“I worked on active military personnel and their families and I had a great bunch of doctors to work with. I really enjoyed my time there and felt like I was making a contribution to my country,” she said.

Although Whitworth had a positive experience in the military, she admits that times have certainly changed for women in active service.

“Nurses were always appreciated and acknowledged by the doctors, but I think now women have so many more choices of what to do. So many jobs have opened up that were not available when I was there,” she said.

Just a few years earlier, a young Jennie Rose from Toledo, Ohio, had a similar fervor to serve her country that landed her in the United States Navy.

Jennie Rose

“I’d always envied people who could serve. Everyone in my family had served in the military somehow. As soon as I was old enough, I enlisted,” Rose said.

Rose was stationed at Great Lakes Communication Facility in Illinois where she ran background investigations for military personnel during the Korean War.

“I didn’t have what some might call an ‘exciting’ career,” she claimed. “But I enjoyed it and I met a lot of wonderful women who were doing the same thing.”  

Due to certain policies at the time and a denied request to be transferred to her husband’s base, Rose eventually stepped down from her position in the Navy; however, as the wife of a sailor, her military journey was far from over.

“My job in the Navy prepared me for a lot of things. By the time I married and started moving around with my husband, I already knew what it was like to travel from place to place” she said.

Because her husband was attached the National Security Agency, she and her family also had to be prepared for evacuation at any given time, particularly when they lived in Japan and Germany. Though stressful at times, Rose feels her experiences gave her a unique perspective.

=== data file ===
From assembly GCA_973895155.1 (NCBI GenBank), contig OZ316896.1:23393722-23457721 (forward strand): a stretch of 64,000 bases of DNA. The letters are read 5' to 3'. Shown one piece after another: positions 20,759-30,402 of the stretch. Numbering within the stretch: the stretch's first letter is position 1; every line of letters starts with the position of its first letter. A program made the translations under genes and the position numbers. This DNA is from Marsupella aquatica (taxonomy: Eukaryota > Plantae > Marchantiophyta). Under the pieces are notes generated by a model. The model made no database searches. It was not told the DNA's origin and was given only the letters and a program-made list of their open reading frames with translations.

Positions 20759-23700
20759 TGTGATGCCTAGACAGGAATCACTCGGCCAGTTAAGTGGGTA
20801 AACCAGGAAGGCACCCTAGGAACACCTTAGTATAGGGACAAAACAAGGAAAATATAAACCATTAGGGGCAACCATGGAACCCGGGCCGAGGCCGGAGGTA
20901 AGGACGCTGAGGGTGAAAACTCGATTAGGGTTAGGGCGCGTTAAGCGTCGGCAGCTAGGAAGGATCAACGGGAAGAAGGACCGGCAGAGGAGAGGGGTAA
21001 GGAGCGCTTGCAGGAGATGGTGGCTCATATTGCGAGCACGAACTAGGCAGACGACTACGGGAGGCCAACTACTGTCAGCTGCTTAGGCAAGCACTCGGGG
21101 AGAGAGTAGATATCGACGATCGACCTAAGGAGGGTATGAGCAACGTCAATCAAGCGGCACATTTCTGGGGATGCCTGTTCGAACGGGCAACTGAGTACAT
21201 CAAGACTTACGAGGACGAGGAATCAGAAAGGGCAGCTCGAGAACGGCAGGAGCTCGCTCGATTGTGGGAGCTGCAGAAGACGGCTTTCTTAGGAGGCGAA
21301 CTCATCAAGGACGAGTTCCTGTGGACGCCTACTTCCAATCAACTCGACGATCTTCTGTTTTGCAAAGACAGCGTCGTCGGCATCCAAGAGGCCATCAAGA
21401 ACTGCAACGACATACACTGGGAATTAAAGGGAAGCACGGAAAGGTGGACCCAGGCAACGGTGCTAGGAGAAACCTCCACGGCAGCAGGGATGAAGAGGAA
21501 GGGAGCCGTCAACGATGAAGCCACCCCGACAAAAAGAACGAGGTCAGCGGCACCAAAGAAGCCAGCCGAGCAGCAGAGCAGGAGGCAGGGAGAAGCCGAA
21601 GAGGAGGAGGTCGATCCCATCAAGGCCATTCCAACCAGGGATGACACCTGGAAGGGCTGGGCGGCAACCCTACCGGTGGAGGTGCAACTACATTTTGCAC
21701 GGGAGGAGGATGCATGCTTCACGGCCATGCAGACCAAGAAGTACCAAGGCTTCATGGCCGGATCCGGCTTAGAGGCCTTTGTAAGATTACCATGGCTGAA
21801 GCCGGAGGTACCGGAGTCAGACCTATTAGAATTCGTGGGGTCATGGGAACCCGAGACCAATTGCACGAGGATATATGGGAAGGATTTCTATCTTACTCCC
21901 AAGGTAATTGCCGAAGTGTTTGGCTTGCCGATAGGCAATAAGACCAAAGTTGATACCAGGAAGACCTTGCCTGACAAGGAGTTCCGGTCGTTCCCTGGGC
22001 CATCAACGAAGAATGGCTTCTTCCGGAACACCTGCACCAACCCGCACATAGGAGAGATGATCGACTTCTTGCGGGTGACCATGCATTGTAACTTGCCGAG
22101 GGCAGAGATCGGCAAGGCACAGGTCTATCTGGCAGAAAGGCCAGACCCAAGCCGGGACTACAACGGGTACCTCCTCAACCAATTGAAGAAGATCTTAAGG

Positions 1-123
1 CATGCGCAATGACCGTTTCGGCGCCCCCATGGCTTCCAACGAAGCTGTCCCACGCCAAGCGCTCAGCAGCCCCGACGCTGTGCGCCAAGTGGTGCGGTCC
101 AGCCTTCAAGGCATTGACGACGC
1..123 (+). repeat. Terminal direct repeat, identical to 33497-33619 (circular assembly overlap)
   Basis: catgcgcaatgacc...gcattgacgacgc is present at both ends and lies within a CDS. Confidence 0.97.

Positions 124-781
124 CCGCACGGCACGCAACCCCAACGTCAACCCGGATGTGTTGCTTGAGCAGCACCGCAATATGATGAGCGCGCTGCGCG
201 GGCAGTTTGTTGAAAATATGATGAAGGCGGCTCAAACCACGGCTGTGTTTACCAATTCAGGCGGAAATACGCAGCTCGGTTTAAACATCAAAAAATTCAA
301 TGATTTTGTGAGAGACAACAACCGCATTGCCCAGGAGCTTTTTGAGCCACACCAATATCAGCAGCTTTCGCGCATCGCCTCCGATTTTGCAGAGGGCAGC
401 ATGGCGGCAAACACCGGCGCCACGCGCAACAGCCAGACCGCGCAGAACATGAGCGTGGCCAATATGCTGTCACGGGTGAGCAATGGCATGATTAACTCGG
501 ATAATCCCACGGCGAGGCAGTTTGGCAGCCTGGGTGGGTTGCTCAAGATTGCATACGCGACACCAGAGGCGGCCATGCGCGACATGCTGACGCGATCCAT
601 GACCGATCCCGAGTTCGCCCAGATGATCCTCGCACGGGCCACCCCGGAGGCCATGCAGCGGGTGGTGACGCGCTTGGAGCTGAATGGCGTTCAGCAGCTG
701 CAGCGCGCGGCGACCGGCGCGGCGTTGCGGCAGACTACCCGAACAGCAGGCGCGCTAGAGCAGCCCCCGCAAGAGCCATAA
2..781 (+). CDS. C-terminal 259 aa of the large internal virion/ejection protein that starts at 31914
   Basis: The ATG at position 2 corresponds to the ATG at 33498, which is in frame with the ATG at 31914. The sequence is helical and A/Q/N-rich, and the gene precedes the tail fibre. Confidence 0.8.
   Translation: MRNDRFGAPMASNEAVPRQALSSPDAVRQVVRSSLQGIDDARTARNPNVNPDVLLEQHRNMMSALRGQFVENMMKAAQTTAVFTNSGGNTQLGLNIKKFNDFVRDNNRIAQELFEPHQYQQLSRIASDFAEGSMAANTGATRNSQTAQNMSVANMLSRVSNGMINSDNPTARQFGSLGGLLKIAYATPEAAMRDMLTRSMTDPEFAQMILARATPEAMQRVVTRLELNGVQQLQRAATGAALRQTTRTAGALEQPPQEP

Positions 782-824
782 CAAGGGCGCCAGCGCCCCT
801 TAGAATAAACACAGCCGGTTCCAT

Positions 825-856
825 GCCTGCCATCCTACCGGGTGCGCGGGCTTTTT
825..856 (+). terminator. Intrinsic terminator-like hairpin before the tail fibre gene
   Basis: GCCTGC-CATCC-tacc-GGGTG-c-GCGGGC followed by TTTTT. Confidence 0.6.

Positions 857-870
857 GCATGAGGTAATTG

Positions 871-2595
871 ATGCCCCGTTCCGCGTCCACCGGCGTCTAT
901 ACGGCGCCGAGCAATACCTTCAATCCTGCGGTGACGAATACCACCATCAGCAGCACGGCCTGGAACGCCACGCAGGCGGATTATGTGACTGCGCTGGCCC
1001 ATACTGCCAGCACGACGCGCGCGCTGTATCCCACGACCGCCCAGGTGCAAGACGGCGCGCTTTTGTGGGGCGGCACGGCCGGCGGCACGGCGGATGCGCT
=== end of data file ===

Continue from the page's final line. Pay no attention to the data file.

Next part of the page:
“Having the opportunity to live in different places and experience different cultures, we lived a lifestyle of patriotism,” she said.

Years later, Whitworth and Rose both found themselves residents of Buckner Villas in Austin, Texas. It was there that they were presented with the opportunity to receive recognition for their service through Honor Flight Network, an organization that transports veterans from across the country to visit war memorials in Washington D.C.

Whitworth heard about the organization through Anna Gatti, fellow Buckner Villas resident and World War II veteran, who had previously attended an Honor Flight and insisted that Whitworth needed to go.

Rose was recommended by her daughter, a resident of Austin, Texas, who volunteers with Honor Flight Austin through an organization called Overseas Brats. As soon as the opportunity arose to travel on the All Women Honor Flight #54 last month, Whitworth and Rose knew they couldn’t turn it down.

From boarding the plane to landing in D.C., to returning home, the women veterans received a once-in-a-lifetime experience and the utmost appreciation from the community. Each veteran was even assigned a guardian, comprised of volunteers committed to assisting the women for the duration of the trip.

Austin resident, Ronna Robbins, attended the trip as a guardian and was paired with Rose. As someone who is not a veteran, she explained that traveling on the All Women Honor Flight was a humbling experience. 

“It was such an honor to give back and thank these women. They faced a lot of challenges when they served—low pay, no benefits, and sometimes poor housing. It’s an emotional experience to get to be a part of their bond, even for a little while,” she said.

Whitworth and Rose, like so many other women veterans—past and present—are a shining example of courage and patriotism. Thanks to organizations like Honor Flight Austin, their contributions don’t go unrecognized. When asked if they would recommend the Honor Flight to other veterans, the answer was a resounding, “yes!”

“It’s an experience you’ll never forget,” Whitworth said.

A Miracle in Disguise

In honor of Breast Cancer Awareness Month, Jerry Jefferson, member of Baptist Retirement Community in San Angelo, TX, shared a little bit of her story with us. 

The day that Jerry Jefferson went in for her regular mammogram 25 years ago looked like any other day. Little did she know, a miracle was in the works.

“Miracle” isn’t a word typically associated with a breast cancer diagnosis, but when her physician requested a follow-up mammogram revealing a lump in one of Jefferson’s breasts, a miracle is exactly what took place.